Past is Prologue

Clint Schemmer writes about history, heritage preservation and the American Civil War.  On Facebook: Past is Prologue  On Twitter: @prologuepast  ContactEmail Clint or call 540/374-5424.

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Consensus reached on Wilderness battlefield ‘gateway’ plan

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The preferred development plan created by Orange County, Va., stakeholders designates areas for Wilderness Village, a campus business park, a Rapidan River park and buffers for the Civil War’s Wilderness battlefield. (WILDERNESS GATEWAY STUDY)

Orange County officials, landowners, preservationists share vision for Rapidan-to-Route 3 corridor


A different vision for Orange County’s State Route 3 corridor is gaining backers as people who were once rivals work to blend job-creating growth with landscape preservation.

That is today’s word from the parties in a nationally rare effort to shape the future for what they call the “gateway” to Virginia’s Wilderness battlefield, the Civil War site where forces led by Ulysses S. Grant and Robert E. Lee first faced off.

Hill Studio of Roanoke and the Friends of Wilderness Battlefield announced a consensus-based development plan for the gateway along Route 3 to Fredericksburg and Spotsylvania National Military Park.

Orange Supervisor Jim White said the county can incorporate the vision in its comprehensive land-use plan, now being revised, to create a framework for the Route 3 corridor.

“The Preferred Development Plan establishes a workable direction for the future and will enable us to pursue more detailed analyses and land planning for the gateway corridor,” White said in a statement.

Orange officials, major landowners and preservationists who shaped the plan said it can achieve both economic development and preservation goals.

The central idea is to create a community with a truly unique sense of place where people can live, work and play, said Glenn Stach, the preservation landscape architect at Hill Studio who facilitated the months-long dialogue.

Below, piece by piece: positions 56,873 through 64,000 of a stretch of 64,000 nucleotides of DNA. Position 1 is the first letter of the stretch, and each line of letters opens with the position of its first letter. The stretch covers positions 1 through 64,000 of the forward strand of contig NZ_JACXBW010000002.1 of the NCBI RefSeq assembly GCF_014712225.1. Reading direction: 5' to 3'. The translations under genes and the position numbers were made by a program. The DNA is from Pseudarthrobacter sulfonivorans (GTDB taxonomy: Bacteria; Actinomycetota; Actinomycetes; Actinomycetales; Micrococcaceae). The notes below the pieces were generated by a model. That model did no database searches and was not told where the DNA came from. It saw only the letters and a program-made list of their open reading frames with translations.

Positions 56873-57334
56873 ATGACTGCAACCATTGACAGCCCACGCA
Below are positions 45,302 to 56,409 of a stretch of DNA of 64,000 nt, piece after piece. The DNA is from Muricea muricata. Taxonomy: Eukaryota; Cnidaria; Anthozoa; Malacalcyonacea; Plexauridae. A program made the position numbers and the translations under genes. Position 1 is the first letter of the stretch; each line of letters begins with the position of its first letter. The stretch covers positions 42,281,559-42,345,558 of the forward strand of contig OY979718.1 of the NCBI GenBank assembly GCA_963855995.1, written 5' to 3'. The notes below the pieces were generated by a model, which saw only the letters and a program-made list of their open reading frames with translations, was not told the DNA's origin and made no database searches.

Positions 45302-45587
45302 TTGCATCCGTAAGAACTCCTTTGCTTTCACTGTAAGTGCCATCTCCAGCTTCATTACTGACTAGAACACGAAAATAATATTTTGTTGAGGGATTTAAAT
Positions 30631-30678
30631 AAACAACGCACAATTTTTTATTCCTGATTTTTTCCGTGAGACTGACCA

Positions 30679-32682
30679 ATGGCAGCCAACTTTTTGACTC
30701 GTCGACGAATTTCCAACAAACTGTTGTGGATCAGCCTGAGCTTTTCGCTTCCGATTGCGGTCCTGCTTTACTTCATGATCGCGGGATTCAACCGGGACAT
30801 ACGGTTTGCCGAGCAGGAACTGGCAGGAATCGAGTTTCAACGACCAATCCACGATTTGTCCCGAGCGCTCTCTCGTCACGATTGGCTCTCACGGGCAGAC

“We want people to feel that ‘I want to live there, I want to be there,’” said Zann Nelson, president of the Wilderness friends group, a nonprofit based in Orange.

Hill Studio landscape architect Glenn Stach talks with Friends of Wilderness Battlefield President Zann Nelson at Saunders Field, heart of the Civil War battlefield in Orange County, Va. (DANIEL McFARLAND/THE FREE LANCE-STAR

The plan aims to preserve some historic land between Route 3, the Rapidan River and the battlefield, create a mixed-use village along Vaucluse Road, improve the Route 3 corridor’s appearance and attract major employers that heed quality-of-life issues for their workers.

It seeks to avoid the kind of visual blight and commercial sprawl that bedevils Route 3 motorists closer to Fredericksburg, participants in the planning process said.

Local landowner Chip King, whose family owns several square miles astride Wilderness Run in Orange and Spotsylvania counties northeast of the national park, lauded the multi-pronged planning effort.

“The gateway study presents Orange County with an extraordinary opportunity to effectively plan the development of the Route 3 corridor,” King said. “But its success will require the leadership and full support of the Orange County Board of Supervisors and all involved stakeholders.”

That sort of support for the detailed blueprint for 3,000 undeveloped acres north of Route 3 is remarkable when just two years ago, the parties were “slinging mud at one another,” in the words of one Orange supervisor, Nelson and Stach said.

Wal–Mart Stores Inc.’s plan to build a SuperCenter near Routes 3 and 20, a cannon-shot from the park, aroused national opposition and put the county in court versus preservation groups. Friends of Wilderness Battlefield’s lawsuit persuaded Walmart to change its mind.

The retailer now plans to build a store farther west along Route 3 near Germanna Community College’s Locust Grove campus.

Now, Phase II of the gateway study has produced a detailed blueprint for 3,000 undeveloped acres north of Route 3.

The plan recommends sites for the traditionally styled Wilderness Village, a business campus along Pilgrim Church Road and a regional park along the Rapidan, as well as new public infrastructure and a Route 3 commercial area with signage guidelines.

“We worked to find common ground and identify positive direction for win–win development and preservation solutions,” Nelson said. “Our group will continue discussing the plan with leaders in Orange County, neighboring counties, and with other key stakeholders to build active partnerships for implementation.”

Orange County, the Civil War Trust, National Parks Conservation Association and Piedmont Environmental Council contributed funding for the Phase II study.

Phase II plan:

Clint Schemmer: 540/368-5029